Online Exclusive: International Host Families

Evangeline Colarossi—Staff Writer

From their fifth year to their first, Dordt professors have been reaching out to international students to give them a family that isn’t so far away.

Dordt’s international student Friendship Family program is a way for families in the Sioux Center area to welcome international students on campus. While the students still live on campus, a Friendship Family is a way for them to have a home-away-from-home, a place to have a home-cooked meal, to spend some breaks and share the transition with others.

“It’s a great experience,” said professor Tom Clark. “It’s rewarding, it’s fun and you should think about doing it. But if you are going to do it, you should take it seriously.”

Mathematics professor Tom Clark is in his fourth year of being a friendship parent. After receiving an email about the program, he and his wife decided to get involved. They currently have two international students they host.

Clark finds hosting students to be not only a way for the students to adapt easier to American culture, but also to let the Clark family learn more about other cultures as well. It’s a beneficial experience for both his family and for the hosted students.

“College students, in general, don’t necessarily have a lot of opportunities to interact with people that aren’t other college students,” Clark said. “It gives them different dynamics to be around and things to do.”

With two different students, Clark finds it is better to have multiple students per family, as it gives them chances to interact with one another. It’s a chance to get away from Dordt and still enjoy a family experience.

Theology professor Rebekah Earnshaw is as new to America as many of the international students. Even though this is her first year teaching at Dordt, as soon as she heard about the International Family program, she knew she wanted to be involved.

Moving from Australia to Scotland and then to Iowa, she knew such a drastic transition can be rough. What better way to share that transition than with others who are experiencing it at the same time?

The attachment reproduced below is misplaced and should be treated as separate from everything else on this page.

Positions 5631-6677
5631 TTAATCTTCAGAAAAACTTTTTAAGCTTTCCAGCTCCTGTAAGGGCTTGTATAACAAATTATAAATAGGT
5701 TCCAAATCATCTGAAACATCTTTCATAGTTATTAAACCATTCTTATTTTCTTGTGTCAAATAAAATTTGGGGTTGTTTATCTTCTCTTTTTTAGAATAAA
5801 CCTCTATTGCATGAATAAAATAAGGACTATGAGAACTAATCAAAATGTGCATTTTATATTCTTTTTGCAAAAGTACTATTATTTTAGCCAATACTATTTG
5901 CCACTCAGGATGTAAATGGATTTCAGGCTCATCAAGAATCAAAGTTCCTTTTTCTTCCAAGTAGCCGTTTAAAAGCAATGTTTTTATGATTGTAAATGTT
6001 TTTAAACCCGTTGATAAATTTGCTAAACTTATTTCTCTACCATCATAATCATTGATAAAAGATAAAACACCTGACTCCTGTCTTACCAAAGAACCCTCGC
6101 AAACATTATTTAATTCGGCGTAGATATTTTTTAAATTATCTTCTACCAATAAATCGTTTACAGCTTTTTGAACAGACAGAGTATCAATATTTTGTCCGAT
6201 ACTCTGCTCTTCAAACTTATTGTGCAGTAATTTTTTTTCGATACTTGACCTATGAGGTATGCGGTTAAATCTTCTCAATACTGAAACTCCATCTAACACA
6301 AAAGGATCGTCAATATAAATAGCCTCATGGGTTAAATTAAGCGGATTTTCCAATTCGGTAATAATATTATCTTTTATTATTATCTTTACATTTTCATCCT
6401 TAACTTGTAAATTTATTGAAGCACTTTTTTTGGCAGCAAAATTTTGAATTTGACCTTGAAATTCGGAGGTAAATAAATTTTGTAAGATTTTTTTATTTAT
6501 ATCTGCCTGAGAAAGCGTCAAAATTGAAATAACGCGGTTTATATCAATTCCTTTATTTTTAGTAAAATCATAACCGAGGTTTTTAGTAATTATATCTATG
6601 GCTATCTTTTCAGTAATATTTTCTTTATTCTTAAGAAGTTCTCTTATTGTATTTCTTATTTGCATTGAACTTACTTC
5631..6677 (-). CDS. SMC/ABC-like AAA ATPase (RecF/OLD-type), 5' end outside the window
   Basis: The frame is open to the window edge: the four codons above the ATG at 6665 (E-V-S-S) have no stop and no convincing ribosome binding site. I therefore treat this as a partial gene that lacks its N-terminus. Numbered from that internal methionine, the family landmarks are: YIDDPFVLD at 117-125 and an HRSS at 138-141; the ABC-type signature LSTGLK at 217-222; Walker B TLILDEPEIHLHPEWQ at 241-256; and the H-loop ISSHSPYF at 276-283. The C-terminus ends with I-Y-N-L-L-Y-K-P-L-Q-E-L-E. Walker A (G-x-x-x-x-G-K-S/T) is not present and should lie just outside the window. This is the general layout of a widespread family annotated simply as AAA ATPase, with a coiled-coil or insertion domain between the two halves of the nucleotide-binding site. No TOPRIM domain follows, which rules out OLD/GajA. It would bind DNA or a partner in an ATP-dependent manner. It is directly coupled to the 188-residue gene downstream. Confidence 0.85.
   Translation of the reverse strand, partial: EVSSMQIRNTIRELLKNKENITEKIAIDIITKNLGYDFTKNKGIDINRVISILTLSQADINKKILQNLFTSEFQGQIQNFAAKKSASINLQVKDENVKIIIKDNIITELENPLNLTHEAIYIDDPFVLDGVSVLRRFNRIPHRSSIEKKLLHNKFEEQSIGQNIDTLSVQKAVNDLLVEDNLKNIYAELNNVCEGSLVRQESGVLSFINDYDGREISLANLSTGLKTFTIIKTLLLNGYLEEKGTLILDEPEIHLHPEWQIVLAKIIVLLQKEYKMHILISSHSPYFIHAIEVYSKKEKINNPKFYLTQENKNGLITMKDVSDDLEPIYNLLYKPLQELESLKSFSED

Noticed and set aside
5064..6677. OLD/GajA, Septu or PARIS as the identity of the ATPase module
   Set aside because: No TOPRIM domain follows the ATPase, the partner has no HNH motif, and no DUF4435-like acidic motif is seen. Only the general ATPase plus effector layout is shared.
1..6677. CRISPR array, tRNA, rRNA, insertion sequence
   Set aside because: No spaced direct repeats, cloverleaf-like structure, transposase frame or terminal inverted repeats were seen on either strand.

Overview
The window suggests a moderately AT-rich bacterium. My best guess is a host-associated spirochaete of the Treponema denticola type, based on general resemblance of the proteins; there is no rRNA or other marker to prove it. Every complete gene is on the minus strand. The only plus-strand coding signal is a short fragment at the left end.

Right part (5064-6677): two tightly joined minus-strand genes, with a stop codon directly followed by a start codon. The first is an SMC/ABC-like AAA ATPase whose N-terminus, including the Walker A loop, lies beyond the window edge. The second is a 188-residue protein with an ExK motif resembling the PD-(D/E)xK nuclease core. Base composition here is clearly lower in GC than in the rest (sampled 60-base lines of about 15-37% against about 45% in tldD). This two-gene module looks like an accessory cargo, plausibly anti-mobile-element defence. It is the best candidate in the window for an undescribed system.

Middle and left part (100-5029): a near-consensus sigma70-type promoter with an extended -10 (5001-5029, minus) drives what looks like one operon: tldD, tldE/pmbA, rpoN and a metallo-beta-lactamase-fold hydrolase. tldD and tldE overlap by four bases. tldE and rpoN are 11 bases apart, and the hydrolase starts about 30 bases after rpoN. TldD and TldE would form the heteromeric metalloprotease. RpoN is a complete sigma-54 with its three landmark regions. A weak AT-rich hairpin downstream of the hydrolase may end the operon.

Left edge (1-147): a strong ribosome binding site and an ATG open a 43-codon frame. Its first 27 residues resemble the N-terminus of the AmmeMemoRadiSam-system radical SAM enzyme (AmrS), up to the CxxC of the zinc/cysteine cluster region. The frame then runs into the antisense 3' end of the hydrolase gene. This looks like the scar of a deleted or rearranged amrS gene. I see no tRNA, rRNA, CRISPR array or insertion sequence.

“It’s helpful for me because I, too, am adopting an international family as well in the process,” Earnshaw said.

Having past connections with the cultures of the girls she has “adopted” has created a stronger bond. While everyone has a different background, there are still things they share and can enjoy together. Transition doesn’t mean that everything has to be left behind, it’s just becoming accustomed to a new culture, which Earnshaw gets to do alongside her international students.

“I’m offering them something different,” Earnshaw said. “I don’t offer them an insight into a settled American family life because I myself am making that transition as well.”

Although being able to relate a bit more, Earnshaw still encounters difficulties of her own as a host parent.

History professor Mark McCarthy has been on both sides of the fence. He has been an international student and has hosted many students. Over his five years of being a host parent, he seems to find himself taking in even more. Starting with just one student and now hosting four, McCarthy’s “adopted” family is slowly growing.

“It [hosting students] just seemed like a natural fit,” McCarthy said.

He thinks one of the most important things of being a Friendship Family is the realization of the immense amount of differences.

“Keep an open mind,” McCarthy said. “Because you have somebody coming from a very different culture, they’ll understand and interpret things quite differently sometimes.”

McCarthy knows firsthand how many differences there are to absorb and deal with. He jokes that sometimes it seems like the family’s dog understands the language and customs better than you do. It just takes time to adapt and practice patience.

“You’ve been given an amazing opportunity to embrace a different culture,” McCarthy said. “While always acknowledging that you will be who you are, open yourself to other ideas and possibilities.”

Due to their love of international culture, another professor family, the Vermeers, also decided they would try being a Friendship Family—it has been completely worth it.

“[International students] have to adapt so much to this culture, that as much as I can, I want to make my home a place where they’re comfortable and don’t have to be adapting,” Vicki Vermeer said.

While it may be strange for students to be amidst a different family, the host parents really do care about them. They want to get to know the students and allow them to truly open up.

“Be patient with us, we’re trying,” Vermeer said. “Tell us what you like and don’t like. If you don’t tell us we don’t know. We truly do want to know what you’re thinking or what works for you.”

Even though not everyone is a part of this program, Earnshaw has a piece of advice for everyone.

“The world is very big, Christ owns all, and there are things to know and love and learn and places to serve that are so far beyond these four walls,” Earnshaw said.

For some, that place to serve is as a Friendship Family. For others, it’s as a roommate. No matter our current location, we can always reach out from where we are to meet others in their transition.

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